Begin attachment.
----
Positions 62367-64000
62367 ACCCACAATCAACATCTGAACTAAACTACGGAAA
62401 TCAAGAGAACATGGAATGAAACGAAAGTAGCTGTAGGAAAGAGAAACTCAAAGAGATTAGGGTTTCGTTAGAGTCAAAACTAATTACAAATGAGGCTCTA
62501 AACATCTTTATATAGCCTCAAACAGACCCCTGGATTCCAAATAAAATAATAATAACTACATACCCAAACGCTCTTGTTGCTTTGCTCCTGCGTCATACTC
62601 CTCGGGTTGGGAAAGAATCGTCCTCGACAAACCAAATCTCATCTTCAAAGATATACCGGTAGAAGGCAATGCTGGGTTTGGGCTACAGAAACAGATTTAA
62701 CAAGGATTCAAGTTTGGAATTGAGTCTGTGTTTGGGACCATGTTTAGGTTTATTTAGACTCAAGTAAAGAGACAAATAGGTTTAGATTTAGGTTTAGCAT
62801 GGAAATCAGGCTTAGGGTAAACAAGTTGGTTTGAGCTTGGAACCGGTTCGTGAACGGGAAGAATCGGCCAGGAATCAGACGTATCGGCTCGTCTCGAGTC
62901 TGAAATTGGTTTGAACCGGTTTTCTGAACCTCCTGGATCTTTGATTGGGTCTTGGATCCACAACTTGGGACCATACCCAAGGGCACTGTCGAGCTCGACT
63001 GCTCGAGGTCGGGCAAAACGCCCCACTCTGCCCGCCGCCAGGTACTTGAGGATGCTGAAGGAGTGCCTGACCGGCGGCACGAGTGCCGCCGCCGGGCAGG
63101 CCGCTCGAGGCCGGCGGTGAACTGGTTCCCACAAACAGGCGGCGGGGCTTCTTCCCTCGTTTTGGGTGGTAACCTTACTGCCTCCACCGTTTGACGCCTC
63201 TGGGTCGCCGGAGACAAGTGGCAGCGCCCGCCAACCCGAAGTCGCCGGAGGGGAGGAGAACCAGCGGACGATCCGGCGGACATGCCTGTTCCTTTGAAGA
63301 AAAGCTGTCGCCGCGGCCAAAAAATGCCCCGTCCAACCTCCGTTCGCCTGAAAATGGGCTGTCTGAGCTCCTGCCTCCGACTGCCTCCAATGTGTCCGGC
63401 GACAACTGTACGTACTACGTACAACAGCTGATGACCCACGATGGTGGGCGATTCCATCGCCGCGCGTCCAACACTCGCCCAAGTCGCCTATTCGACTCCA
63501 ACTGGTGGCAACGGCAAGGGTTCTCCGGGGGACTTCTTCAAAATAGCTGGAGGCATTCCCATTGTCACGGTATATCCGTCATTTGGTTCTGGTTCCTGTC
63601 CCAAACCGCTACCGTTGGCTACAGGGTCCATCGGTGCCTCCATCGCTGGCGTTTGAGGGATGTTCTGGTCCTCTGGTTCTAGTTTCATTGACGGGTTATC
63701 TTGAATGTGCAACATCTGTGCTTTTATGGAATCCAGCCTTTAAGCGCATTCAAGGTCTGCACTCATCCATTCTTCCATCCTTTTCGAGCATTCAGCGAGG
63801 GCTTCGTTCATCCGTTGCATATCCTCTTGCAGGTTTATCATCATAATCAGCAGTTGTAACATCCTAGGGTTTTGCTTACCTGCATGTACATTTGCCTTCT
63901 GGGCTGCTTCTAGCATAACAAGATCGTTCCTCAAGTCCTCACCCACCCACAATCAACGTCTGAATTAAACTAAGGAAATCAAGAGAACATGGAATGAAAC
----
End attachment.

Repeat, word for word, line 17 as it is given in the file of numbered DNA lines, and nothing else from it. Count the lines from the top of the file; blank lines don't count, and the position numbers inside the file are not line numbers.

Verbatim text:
63801 GCTTCGTTCATCCGTTGCATATCCTCTTGCAGGTTTATCATCATAATCAGCAGTTGTAACATCCTAGGGTTTTGCTTACCTGCATGTACATTTGCCTTCT